[38]  Do not admit the greedy among your friends or your disciples, for they are capable of neither wisdom nor fidelity.  38
  [39]  Men often choose to love those whom they fear, so as to be protected by them.  39
  [40]  The hatred between the two sexes is almost unquenchable.  40
  [41]  The punishment of those who have loved women too much, is to love them always.  41
  [42]  Tenderness is the repose of passion.  42
  [43]  To speak ill of some one betrays less indifference than to forget him. ‘L’oubli!’ how is it that the word sounds so soft?  43
  [44]  Hidden perfumes and secret loves betray themselves.  44
  [45]  He that has seen a thing often, and wishes to see it again with pleasure, instinctively seeks the companionship of some one who has not seen it.  45
  [46]  Everything that multiplies the ties that unite man to man, makes him better and happier.  46
  [47]  A multitude of affections enlarges the heart.  47
  [48]  It is a happiness, and a great piece of good fortune, to be born good.  48
  [49]  In most honourable feelings there is something better and more powerful than calculation and reasoning. There is instinct, and necessity.  49
  [50]  Pity is the root of all goodness. Pity therefore must enter into all our feelings, even into our indignation, and into our hatred of wicked men. But must there also be pity in our love for God? Yes, pity for ourselves, as there always is in gratitude. Thus, all our feelings are tinged with pity, for ourselves or for others. The love the angels bear us is nothing but an abiding pity, an eternal compassion.  50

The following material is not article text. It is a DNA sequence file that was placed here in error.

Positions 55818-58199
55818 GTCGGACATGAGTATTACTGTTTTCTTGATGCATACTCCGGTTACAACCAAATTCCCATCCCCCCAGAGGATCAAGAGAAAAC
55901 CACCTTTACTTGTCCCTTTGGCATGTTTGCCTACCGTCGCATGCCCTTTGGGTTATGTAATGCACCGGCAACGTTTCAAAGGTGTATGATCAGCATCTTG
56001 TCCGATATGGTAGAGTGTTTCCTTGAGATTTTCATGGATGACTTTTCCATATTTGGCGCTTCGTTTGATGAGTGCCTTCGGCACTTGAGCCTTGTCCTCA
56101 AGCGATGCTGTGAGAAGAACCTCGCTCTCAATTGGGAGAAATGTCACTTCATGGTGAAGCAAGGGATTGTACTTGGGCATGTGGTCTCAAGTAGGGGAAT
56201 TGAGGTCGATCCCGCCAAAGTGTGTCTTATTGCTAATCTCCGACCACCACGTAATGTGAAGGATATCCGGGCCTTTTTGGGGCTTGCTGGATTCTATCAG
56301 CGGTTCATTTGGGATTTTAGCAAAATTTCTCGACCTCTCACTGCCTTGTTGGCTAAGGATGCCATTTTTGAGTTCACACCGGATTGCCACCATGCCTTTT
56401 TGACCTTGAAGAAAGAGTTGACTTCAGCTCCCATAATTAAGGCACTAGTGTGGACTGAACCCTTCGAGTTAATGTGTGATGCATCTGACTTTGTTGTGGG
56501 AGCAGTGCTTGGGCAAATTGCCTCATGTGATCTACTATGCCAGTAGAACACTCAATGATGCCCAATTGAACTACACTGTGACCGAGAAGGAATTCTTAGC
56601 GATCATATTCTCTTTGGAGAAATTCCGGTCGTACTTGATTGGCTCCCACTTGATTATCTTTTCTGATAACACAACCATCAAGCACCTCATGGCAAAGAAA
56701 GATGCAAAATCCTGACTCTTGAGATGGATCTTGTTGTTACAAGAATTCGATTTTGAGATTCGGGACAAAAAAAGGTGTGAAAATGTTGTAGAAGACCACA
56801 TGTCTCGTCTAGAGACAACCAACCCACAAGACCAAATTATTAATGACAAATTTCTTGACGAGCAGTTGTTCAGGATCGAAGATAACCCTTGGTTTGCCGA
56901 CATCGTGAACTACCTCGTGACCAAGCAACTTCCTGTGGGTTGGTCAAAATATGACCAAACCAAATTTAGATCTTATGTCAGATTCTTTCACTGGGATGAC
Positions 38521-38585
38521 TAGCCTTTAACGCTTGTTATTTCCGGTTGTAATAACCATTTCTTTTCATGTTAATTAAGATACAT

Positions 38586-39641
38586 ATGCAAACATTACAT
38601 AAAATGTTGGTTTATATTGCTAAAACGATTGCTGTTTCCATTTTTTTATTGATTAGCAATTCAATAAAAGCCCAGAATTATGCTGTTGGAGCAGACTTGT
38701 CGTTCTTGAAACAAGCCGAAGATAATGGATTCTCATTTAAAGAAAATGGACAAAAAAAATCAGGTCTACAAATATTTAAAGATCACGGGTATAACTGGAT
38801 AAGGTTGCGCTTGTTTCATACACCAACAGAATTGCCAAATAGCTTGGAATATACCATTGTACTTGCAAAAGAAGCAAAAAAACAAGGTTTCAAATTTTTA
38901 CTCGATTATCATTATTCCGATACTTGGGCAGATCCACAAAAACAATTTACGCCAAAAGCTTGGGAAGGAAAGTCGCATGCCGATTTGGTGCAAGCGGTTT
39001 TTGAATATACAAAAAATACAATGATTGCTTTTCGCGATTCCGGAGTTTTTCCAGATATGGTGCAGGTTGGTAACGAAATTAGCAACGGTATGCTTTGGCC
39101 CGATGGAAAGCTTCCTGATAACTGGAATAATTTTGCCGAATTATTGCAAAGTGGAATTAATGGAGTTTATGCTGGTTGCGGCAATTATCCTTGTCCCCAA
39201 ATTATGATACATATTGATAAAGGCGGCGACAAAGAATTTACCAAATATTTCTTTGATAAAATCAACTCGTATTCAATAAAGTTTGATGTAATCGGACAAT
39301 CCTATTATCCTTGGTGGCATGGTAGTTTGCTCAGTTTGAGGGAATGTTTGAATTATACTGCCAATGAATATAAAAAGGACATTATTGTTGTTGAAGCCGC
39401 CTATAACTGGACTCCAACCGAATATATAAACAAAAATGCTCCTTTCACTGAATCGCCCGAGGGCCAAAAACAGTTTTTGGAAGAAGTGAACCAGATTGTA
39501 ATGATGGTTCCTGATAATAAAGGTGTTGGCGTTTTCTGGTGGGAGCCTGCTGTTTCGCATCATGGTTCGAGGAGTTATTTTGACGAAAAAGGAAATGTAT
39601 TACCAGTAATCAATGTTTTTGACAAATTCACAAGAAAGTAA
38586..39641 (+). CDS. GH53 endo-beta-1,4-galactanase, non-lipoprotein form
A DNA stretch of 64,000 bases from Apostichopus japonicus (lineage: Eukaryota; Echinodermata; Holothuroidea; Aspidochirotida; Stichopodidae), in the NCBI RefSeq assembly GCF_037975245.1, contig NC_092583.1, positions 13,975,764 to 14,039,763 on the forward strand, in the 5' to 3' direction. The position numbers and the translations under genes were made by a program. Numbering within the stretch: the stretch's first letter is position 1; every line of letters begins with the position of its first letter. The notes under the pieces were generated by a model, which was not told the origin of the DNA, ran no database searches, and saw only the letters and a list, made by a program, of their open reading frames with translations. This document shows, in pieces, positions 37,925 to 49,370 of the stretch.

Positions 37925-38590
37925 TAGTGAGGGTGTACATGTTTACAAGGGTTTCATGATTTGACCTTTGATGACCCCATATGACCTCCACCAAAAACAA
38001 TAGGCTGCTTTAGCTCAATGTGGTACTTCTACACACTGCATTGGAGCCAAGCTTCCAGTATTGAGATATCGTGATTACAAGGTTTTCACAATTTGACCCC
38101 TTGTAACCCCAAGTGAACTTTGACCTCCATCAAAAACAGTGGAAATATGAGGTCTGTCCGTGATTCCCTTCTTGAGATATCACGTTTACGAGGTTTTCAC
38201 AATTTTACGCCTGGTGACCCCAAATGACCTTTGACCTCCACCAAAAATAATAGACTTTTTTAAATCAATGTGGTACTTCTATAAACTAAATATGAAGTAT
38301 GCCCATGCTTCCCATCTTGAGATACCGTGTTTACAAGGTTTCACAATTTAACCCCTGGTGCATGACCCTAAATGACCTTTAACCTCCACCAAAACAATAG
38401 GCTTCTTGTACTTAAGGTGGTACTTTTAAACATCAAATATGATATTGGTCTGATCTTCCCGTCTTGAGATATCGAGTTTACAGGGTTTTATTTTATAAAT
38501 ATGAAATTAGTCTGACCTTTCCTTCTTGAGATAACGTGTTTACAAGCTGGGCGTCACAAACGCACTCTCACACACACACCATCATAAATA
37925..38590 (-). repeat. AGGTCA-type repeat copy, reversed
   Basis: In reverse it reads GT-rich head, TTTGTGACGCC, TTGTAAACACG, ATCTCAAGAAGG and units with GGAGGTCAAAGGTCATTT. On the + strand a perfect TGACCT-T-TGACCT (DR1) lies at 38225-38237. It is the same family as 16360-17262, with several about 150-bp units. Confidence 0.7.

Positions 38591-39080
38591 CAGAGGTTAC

[51]  If we are not on our guard, we tend to condemn the unfortunate.  51
  [52]  Men should be trained to pity misfortune even more than to bear it.  52
  [53]  Do not let your intellect be more exacting than your taste, nor your judgment more severe than your conscience.  53
  [54]  The good actions that we have never done are for the will a discovery and a stimulus.  54
  [55]  To receive benefits from some one is a surer way of gaining his affection than to render him a service. The sight of a benefactor is often irksome; while that of a man we are benefiting is always pleasant. In loving him we love our own handiwork.  55
  [56]  The wish to be independent of all men, and not to be under obligations to any one, is the sure sign of a soul without tenderness.  56
  [57]  We like to do our good actions for ourselves.  57
  [58]  The pleasure of giving is a necessary element in true happiness; but the poorest can have it.  58